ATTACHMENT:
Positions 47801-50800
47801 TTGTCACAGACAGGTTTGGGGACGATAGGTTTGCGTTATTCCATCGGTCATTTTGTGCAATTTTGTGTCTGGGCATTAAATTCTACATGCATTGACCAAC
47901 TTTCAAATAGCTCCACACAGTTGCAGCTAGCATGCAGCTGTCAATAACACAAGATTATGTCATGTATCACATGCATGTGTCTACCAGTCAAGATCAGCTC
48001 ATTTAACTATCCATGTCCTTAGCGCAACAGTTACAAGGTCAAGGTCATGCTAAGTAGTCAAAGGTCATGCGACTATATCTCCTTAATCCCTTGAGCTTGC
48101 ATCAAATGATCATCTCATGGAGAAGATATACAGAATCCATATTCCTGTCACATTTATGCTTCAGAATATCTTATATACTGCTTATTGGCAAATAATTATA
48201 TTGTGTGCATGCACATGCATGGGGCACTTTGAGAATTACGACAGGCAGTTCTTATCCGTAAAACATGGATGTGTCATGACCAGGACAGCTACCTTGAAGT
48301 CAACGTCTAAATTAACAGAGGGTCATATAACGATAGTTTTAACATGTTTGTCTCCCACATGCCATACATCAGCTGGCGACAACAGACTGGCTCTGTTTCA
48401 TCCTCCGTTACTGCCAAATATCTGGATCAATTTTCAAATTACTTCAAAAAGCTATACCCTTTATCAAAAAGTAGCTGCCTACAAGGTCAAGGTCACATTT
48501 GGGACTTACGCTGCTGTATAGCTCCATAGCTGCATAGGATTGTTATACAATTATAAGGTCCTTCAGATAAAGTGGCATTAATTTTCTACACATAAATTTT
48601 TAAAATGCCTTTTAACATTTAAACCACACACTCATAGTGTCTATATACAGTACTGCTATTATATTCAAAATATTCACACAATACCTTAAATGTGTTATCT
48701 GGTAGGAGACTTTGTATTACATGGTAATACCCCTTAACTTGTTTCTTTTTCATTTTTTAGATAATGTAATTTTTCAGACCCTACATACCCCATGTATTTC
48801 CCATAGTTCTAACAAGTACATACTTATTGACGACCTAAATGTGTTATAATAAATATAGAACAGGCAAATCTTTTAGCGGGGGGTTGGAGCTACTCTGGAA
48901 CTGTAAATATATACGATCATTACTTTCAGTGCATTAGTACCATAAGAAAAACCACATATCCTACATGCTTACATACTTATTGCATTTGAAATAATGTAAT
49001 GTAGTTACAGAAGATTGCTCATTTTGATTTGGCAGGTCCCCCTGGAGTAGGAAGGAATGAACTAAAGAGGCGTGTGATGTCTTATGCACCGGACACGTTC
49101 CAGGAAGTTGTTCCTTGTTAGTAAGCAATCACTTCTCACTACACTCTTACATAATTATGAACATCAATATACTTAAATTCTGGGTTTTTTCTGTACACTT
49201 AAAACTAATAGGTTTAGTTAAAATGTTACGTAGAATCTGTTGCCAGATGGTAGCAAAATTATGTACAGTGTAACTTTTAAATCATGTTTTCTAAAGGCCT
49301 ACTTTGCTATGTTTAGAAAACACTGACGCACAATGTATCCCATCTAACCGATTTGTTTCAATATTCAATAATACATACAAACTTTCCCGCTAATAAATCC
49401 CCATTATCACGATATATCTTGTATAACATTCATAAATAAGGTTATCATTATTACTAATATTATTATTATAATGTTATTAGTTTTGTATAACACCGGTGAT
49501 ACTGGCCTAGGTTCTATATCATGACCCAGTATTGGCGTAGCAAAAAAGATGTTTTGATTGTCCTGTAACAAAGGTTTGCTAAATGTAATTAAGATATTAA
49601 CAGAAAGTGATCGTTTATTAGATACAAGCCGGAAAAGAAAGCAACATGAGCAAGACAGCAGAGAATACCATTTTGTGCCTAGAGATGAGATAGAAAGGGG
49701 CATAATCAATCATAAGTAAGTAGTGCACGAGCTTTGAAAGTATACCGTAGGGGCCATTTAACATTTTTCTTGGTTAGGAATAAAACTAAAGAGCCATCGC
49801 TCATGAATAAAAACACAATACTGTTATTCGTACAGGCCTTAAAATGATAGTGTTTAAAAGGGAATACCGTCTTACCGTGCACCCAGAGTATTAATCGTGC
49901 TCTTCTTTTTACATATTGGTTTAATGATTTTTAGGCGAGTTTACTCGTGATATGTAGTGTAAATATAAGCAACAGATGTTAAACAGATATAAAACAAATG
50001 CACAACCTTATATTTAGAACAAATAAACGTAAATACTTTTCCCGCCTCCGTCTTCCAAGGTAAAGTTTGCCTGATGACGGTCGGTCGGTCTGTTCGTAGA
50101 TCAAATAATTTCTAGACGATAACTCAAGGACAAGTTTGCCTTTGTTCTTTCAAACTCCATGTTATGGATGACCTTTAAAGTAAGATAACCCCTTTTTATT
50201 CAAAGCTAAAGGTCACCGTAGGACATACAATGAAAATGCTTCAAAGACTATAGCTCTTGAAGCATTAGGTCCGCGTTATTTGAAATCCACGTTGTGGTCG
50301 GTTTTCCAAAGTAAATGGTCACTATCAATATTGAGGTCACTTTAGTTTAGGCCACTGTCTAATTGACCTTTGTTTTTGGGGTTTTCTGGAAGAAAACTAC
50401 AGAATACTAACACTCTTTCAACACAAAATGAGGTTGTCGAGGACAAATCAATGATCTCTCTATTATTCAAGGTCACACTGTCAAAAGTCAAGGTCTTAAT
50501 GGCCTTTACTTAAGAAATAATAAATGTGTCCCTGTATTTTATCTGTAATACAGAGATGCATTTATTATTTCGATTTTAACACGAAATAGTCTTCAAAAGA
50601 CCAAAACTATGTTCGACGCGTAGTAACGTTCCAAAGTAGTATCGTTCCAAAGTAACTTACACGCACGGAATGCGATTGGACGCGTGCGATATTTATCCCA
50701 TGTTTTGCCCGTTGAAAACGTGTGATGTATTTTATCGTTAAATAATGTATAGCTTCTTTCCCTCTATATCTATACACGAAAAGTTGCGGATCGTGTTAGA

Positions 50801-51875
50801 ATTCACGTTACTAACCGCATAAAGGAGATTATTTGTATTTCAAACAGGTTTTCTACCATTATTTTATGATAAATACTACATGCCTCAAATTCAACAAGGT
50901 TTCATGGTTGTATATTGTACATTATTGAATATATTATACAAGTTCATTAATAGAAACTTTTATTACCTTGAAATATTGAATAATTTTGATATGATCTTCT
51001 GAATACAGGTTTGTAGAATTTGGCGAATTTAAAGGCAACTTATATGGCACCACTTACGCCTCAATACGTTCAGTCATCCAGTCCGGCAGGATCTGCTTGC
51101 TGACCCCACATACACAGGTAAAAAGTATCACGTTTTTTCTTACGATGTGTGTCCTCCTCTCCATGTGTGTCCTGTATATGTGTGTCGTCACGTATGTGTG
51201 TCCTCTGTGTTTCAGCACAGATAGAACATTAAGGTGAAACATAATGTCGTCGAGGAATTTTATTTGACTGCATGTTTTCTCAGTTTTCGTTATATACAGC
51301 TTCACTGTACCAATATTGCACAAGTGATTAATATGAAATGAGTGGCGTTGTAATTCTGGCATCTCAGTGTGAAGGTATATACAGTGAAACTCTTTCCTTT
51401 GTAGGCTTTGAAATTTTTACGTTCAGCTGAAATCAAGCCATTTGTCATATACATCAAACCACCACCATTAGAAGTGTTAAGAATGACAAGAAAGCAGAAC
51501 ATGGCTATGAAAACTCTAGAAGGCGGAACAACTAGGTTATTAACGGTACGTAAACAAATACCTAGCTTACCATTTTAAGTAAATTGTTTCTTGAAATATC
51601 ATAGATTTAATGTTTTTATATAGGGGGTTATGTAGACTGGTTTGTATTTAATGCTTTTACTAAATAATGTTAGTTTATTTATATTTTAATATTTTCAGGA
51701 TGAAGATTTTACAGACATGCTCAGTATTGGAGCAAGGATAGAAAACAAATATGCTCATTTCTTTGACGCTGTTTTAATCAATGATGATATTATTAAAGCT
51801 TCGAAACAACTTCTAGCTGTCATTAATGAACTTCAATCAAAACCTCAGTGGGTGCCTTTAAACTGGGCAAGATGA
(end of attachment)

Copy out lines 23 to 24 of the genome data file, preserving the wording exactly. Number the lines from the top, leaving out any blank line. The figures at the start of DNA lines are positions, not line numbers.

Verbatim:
49901 TCTTCTTTTTACATATTGGTTTAATGATTTTTAGGCGAGTTTACTCGTGATATGTAGTGTAAATATAAGCAACAGATGTTAAACAGATATAAAACAAATG
50001 CACAACCTTATATTTAGAACAAATAAACGTAAATACTTTTCCCGCCTCCGTCTTCCAAGGTAAAGTTTGCCTGATGACGGTCGGTCGGTCTGTTCGTAGA